This can take the form of variegation in foliage, flower colour or even white stones, painted walls and other painted items.
The first plant shown here is a white Iris rescued from the rubble of the building of the house. This was one of TJ's plants - he also had a blue which I also saved.
This Iris is one of R's favourite plants in the garden and lights up the area by the slate path from the paved area to the hoggin path.
Though there are wild flowers
of white such as daisies - both Ox-eye and common, foxgloves now interbred with the wild ones and pignut they pale into insignificance with the explosion of the crambe or the penstemon - right. (Took cuttings of this and catmint).
One recent introduction is the white form of the biennial honesty. It is important to keep the rotation going by sowing seed for two years and then letting them get on with it. At out previous house I did not do this and we had alternate years of white and pink.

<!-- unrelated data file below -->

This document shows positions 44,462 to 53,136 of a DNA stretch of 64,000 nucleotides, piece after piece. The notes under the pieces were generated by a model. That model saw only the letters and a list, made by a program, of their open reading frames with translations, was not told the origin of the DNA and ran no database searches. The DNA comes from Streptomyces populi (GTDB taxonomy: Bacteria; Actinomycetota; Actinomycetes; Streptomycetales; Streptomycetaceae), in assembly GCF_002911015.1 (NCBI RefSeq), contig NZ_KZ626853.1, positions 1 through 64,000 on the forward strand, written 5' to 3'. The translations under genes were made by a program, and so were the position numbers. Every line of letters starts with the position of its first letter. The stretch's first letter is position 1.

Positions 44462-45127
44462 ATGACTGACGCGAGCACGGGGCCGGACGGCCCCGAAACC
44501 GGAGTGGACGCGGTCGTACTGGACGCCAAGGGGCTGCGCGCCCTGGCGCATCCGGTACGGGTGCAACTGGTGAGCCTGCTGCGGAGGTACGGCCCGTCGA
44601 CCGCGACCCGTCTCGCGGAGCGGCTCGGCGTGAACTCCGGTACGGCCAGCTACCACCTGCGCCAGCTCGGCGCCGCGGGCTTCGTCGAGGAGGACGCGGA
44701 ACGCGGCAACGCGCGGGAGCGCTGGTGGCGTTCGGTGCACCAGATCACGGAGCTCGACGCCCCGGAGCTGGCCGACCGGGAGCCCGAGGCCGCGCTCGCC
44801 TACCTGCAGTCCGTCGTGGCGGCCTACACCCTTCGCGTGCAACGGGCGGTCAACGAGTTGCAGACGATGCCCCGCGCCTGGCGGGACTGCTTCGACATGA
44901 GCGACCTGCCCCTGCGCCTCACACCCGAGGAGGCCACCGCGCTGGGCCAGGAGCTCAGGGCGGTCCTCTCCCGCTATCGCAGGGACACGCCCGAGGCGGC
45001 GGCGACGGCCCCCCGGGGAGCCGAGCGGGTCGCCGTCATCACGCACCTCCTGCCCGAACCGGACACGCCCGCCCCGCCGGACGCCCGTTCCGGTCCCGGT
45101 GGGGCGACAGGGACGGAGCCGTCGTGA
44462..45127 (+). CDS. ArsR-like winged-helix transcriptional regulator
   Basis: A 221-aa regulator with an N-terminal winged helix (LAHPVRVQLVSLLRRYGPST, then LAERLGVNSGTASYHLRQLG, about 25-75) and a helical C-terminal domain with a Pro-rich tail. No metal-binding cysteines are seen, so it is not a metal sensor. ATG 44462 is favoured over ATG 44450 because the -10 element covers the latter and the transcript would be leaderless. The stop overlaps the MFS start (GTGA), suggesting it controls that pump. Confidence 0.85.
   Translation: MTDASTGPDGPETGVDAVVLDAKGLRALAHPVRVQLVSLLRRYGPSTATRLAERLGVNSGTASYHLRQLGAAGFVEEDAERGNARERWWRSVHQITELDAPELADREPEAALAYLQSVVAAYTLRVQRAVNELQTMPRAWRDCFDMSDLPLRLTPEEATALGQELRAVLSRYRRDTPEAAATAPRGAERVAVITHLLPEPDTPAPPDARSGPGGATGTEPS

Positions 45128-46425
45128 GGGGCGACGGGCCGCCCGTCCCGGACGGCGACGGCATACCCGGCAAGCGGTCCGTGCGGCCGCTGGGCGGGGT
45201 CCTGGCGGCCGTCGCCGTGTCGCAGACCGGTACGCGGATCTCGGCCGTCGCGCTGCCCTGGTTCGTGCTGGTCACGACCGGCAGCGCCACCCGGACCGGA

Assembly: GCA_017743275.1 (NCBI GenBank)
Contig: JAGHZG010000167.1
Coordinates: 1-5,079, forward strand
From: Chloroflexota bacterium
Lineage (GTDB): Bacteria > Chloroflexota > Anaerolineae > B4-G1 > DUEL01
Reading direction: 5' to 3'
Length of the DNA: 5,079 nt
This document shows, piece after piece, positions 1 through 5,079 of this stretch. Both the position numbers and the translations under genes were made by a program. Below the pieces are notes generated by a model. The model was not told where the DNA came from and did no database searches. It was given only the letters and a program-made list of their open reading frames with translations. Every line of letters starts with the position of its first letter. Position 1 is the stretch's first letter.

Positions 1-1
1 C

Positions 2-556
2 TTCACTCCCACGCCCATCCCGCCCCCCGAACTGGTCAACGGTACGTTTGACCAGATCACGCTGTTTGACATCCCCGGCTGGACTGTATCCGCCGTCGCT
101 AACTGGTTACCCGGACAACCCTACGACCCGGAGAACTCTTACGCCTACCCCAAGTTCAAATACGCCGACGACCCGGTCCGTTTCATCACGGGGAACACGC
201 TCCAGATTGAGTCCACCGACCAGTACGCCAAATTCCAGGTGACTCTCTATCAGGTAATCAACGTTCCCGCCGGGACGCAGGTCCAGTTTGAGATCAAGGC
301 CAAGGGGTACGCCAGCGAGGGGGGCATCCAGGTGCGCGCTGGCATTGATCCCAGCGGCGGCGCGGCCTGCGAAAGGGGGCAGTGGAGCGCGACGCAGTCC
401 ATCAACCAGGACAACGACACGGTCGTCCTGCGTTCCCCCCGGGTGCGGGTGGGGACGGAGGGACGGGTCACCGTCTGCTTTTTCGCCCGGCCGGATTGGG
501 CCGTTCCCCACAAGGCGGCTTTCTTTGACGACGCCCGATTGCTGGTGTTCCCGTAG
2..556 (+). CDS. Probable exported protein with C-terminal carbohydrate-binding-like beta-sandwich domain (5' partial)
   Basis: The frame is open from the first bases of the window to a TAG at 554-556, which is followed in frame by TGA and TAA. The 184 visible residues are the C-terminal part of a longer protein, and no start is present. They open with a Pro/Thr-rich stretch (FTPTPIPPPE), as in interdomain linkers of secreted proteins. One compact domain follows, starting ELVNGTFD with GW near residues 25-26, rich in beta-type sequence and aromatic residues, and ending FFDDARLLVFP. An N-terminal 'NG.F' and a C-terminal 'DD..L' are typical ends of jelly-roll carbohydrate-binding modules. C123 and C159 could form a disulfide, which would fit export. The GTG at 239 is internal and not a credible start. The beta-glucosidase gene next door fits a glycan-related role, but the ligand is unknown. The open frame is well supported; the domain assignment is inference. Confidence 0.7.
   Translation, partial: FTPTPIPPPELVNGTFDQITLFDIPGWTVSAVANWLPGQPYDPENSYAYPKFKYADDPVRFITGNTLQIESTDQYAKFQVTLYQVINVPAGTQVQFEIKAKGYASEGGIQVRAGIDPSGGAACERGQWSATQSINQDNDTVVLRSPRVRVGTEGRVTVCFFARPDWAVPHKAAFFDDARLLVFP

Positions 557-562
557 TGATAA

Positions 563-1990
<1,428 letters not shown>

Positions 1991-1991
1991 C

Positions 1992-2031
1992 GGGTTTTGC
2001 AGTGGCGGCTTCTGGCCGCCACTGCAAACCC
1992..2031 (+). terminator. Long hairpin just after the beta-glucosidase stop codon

So, what have we been doing - eating the thinnings off the gooseberries and freezing some for later. Leaving one berry every couple of centimetres (gosh metric!) will give us a fine crop in a few weeks.
Broad beans have been sown for a second crop and pumpkin and squashes are in. The turnips and rocket are through but some of the rhubarb still looks sickly - did it get a side swipe from the weedkiller used on the paths?
Yesterday I picked an enormous vase of roses and their scent now fills the hall - Emma Hamilton, Gertrude Jekyll, William Shakespeare, Jude the Obscure.
It sounds like we are having a celeb. party though I am not sure how they would mingle? Plenty of Burnet wine and some Bombay mix should do it.